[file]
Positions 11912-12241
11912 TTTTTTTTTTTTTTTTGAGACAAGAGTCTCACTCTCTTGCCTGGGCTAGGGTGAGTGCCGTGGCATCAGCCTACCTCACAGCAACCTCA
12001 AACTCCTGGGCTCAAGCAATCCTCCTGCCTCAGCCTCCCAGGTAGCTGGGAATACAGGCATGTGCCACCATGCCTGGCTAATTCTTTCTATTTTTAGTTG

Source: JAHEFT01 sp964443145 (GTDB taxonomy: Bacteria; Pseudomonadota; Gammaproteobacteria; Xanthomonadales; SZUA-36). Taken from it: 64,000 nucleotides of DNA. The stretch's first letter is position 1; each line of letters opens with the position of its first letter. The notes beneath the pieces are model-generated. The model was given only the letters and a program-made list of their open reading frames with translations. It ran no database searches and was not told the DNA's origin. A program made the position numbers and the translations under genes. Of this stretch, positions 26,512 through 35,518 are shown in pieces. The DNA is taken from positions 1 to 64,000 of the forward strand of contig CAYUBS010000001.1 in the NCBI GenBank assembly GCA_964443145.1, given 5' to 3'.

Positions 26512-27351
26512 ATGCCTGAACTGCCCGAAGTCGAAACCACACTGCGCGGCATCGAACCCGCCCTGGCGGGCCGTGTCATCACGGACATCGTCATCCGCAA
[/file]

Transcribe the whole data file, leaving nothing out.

Positions 11912-12241
11912 TTTTTTTTTTTTTTTTGAGACAAGAGTCTCACTCTCTTGCCTGGGCTAGGGTGAGTGCCGTGGCATCAGCCTACCTCACAGCAACCTCA
12001 AACTCCTGGGCTCAAGCAATCCTCCTGCCTCAGCCTCCCAGGTAGCTGGGAATACAGGCATGTGCCACCATGCCTGGCTAATTCTTTCTATTTTTAGTTG

Source: JAHEFT01 sp964443145 (GTDB taxonomy: Bacteria; Pseudomonadota; Gammaproteobacteria; Xanthomonadales; SZUA-36). Taken from it: 64,000 nucleotides of DNA. The stretch's first letter is position 1; each line of letters opens with the position of its first letter. The notes beneath the pieces are model-generated. The model was given only the letters and a program-made list of their open reading frames with translations. It ran no database searches and was not told the DNA's origin. A program made the position numbers and the translations under genes. Of this stretch, positions 26,512 through 35,518 are shown in pieces. The DNA is taken from positions 1 to 64,000 of the forward strand of contig CAYUBS010000001.1 in the NCBI GenBank assembly GCA_964443145.1, given 5' to 3'.

Positions 26512-27351
26512 ATGCCTGAACTGCCCGAAGTCGAAACCACACTGCGCGGCATCGAACCCGCCCTGGCGGGCCGTGTCATCACGGACATCGTCATCCGCAA